"Tania Saleh has been a “name” in the contemporary global music world for a while. This is partly because she was already picked up a few records ago by the Norwegian Kirkelig Kulturverksted from the gradually legendary Erik Hillestad. Over the past ten or twelve years, this man has meant a great deal to musicians from all over the world, who have ended up in or around Norway, with his organization, such as the Lebanese Tania Saleh.
We became acquainted with her and her music seven years ago, when her “A few images” album was released, which was by no means her debut. That is still more than a dozen years earlier, so you can say that Saleh has been on the road for two decades and is now on her seventh outing with this album. Musically, that is, because the lady is also active as a graphic artist and composer of film music.
On this new record -the title stands for “Ten Years after Divorce” she takes a closer look at the position of women: in countries such as her motherland, she is anything but enviable and you have to say, perhaps with some sense of exaggeration, that for quite some what men are to women a washing, cooking and incubator, without too many self-feelings. As a result, women are dehumanized quite easily and have little or no say, not even over their own body and limbs.
In ten songs -the lyrics are fortunately also printed in English in the CD booklet- she settles, in a form that she describes as “Indie-Arabic”, with the way a woman, who has dared it, draws a line. under a bleak and hopeless marriage, treatment is done in a country like Lebanon, which was once counted among the top civilizations. From there she opens up the themes to the wider world, where the woman's self-determination is increasingly less likely to be taken for granted.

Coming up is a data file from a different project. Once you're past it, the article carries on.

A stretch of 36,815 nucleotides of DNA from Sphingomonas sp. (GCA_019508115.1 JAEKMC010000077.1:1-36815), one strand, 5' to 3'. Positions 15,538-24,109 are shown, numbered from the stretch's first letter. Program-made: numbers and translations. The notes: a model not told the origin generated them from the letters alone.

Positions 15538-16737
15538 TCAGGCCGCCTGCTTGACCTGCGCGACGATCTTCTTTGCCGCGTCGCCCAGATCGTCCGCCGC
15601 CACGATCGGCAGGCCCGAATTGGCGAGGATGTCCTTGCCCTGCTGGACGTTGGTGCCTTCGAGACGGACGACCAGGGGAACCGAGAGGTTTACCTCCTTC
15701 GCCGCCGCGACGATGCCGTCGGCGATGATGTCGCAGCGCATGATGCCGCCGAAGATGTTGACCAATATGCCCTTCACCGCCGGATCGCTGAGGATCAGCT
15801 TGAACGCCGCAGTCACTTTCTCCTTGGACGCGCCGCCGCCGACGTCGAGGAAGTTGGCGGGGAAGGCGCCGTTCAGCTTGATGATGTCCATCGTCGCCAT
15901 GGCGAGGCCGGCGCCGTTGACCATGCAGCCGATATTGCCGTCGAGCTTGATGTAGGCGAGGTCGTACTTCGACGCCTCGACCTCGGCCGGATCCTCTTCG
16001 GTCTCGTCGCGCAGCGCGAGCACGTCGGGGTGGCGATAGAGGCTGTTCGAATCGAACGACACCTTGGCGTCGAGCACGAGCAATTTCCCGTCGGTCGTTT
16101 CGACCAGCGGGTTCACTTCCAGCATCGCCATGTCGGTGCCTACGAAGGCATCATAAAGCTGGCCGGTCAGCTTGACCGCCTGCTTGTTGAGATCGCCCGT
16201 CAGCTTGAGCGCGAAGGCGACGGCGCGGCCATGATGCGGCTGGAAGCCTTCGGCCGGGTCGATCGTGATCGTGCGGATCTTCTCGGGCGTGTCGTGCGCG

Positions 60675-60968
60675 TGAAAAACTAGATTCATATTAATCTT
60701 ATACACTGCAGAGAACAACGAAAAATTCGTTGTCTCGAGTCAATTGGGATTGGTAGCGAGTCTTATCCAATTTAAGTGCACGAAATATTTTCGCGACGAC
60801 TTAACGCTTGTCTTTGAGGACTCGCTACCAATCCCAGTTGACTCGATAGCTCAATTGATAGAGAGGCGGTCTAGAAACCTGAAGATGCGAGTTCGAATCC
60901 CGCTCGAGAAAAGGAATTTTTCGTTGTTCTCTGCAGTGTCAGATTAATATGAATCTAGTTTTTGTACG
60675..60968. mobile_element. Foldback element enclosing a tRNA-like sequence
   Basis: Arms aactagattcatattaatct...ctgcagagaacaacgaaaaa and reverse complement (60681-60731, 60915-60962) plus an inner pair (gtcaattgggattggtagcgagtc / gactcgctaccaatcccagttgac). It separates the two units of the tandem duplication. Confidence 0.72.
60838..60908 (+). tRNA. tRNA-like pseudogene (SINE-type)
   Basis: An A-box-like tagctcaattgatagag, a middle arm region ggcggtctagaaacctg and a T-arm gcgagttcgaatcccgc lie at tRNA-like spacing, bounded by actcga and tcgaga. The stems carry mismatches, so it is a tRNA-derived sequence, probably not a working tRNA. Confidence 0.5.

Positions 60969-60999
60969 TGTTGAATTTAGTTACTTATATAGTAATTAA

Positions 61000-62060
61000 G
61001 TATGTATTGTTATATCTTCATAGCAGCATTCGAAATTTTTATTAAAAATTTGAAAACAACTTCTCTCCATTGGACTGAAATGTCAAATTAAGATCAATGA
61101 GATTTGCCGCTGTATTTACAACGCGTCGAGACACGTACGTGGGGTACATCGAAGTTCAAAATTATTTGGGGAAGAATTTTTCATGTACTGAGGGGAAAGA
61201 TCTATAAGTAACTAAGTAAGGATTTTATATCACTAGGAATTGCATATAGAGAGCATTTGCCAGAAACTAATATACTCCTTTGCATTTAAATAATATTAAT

You would expect a lot of melancholic music with such heavy-handed themes, but that is precisely the strength of this record: it sounds surprisingly light-footed and thus radiates a lot of hope and strength. Tania smiles, while she kicks… you have to read the lyrics to “Anyone but you”, “I Hate Everything” or “We Are in a Fix”: here is no man hater talking, but a self-aware woman who is aware of her self-worth and who demands respect for who and what she is.
However, due to the beautiful orchestration of the songs, the message never sounds pamphletary or garish and it is dignity that reigns everywhere. The result is a very beautiful, deeply personal record of a woman who knows what she wants and who would like to be able to pursue it in a human, acceptable way. So this is about universal human rights and for that reason alone it is essential and above all wonderfully sung."